6. In this case the fact has to be proved that the petitioner permitted the car to be used, and then it follows under the rule that, if it is so driven or used by any one whom the owner permitted to use it as to contravene Rule 20, the owner is liable to conviction. We have considered the cases of Somerset v. Wade [1894] 1 Q.B. 574, Somerset v. Hart (1884) 12 Q.B.D. 360, Collman v. Mills (1896) 66 L.J.Q.B. 170, and Commissioners of Police Cartman [1896] 1 Q.B. 655. In the case of Collman v. Mills (1896) 66 L.J.Q.B. 170 the other three cases were cited and discussed at the Bar, and we need only cite a passage from the judgment of Wills J., where it is clearly laid down that a bye-law couched in the terms of Rule 20 is perfectly good. Wills J. says: 'The bye-law must be generally consonant with the English law, otherwise it is bad.... It must proceed to that extent upon principles which differ from those adopted in the construction of a statute, because a statute may go beyond the common law. Now the bye-laws before us are framed under a statute passed for regulating the conduct of the business of slaughterers of cattle. Section 4 provides that the local authority may from time to time make, alter, and repeal bye-laws for regulating the conduct of any business specified in this Act.' This is the same as Section 3 of Act III of 1903, the words 'modify' and 'cancel' being used instead of the words 'alter' and 'repeal,' which are terms more applicable to laws than to rules.

7. The learned Judge goes on to say 'there is, of course, a distinction between things criminal in themselves - morally wrong and wicked - and things merely made criminal because Parliament forbids them. This bye-law has been made under statutory powers to regulate the 'conduct of the business.' I agree with counsel for the appellant that, had the Act contained the words 'no animal shall be slaughtered within public view or within the view of any other animal,' the bye-law, as it stands, would have been perfectly good; such a bye-law would, in my opinion, be within the authority to make bye-laws 'for regulating the conduct of business.' Such a bye-law would impose upon the person carrying on the business the obligation to see that his servants did not do the thing forbidden. If it could be done indirectly by such language, why may it not be done in the manner in which it has been effected and, if so, there is no objection to construing this bye-law so as to make the master liable for the conduct of his servant.'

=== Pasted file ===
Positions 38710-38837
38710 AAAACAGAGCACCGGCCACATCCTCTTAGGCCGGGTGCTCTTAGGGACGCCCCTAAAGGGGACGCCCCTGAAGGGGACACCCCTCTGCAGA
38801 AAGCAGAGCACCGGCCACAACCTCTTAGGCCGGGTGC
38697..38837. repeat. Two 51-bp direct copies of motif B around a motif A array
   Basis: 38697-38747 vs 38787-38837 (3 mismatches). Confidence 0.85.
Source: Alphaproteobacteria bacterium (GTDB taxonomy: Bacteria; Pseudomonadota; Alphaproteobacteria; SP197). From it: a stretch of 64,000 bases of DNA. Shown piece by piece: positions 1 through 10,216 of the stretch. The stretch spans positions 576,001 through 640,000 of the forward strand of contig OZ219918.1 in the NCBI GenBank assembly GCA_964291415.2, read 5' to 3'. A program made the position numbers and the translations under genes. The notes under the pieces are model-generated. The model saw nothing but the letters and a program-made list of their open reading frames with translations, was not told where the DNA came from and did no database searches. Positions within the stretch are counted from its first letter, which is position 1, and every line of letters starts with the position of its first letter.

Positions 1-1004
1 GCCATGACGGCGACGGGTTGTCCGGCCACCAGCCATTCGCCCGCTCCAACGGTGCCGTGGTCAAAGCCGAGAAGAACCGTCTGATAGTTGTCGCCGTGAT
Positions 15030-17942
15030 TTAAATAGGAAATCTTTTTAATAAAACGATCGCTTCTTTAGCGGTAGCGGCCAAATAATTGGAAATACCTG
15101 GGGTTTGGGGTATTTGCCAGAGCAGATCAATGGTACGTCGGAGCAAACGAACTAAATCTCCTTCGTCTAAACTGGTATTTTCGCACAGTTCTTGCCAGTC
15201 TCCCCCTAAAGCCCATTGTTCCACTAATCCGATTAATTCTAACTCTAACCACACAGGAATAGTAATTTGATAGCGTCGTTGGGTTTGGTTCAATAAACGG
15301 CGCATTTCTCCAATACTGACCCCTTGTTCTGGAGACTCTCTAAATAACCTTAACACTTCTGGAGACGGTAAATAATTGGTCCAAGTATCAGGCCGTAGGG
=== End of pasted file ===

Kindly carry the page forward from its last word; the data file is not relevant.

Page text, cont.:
8. It is clear from this dictum that it is Rule 20 which makes the owner liable for the acts of his servant in using the motor car, and it is ride 4 which, as we shall presently see, defines the extent of that responsibility. The owner registers his car and gets permission to use it on the streets on certain terms by which he must abide as a licensee. One of these, as Wright J. points out, may be that he should be responsible for the acts of his servants. We, therefore, hold as a matter of law that the master is responsible for the act of his servant whom he permits to use his motor car.

9. But the learned Chief Presidency Magistrate has very properly pointed out that it is not in every case of improper user by the servant that the master should be punished. There must be permission, express or implied, to use the car. The hired driver is not permitted to ply the car for hire or for his OMTI purposes, nor is he permitted, when he is merely taking the car home after dropping his master or his master's friends, to drive the car recklessly merely for his own amusement or caprice.

10. But a general injunction to the chauffeur never to drive the car beyond the regulation speed is not sufficient to get rid of the owner's responsibility. It frequently happens, even when the owner is in the car, that the car is driven, often unwittingly, at an excessive speed. It requires an expert to estimate the actual speed at which a car is moving, but every one is supposed to know when the car is being driven recklessly or without due care and caution. Want of such knowledge cannot be pleaded by the owner who is in the car at the time, and the fact that he is unable to estimate the precise speed of the car is irrelevant. If then the owner who is in the car is liable to punishment for the conduct of his servant, although he may not at the time have realised that the car was being recklessly driven, it seems to us that he is similarly liable if he has placed the car at the disposal of his friends. He has authorised and permitted his servant to use the car to convey his own friends. Once the permission, express or implied, is given, any misuse of the car while that permission lasts is punishable, and the owner is responsible, especially so, as the Chief Presidency Magistrate points out, if, as in this case, the servant is not produced.

11. The Magistrates can, we think, be trusted not to strain the law so as to punish owners when the chauffeur is improperly using the car for his own purposes, but if the car is being used by the permission of the owner, he is undoubtedly liable to punishment under Rule 4 and Section 4 of the Act. We, therefore, discharge this rule.


Save Judgments// Add Notes // Store Search Result sets // Organizer Client Files //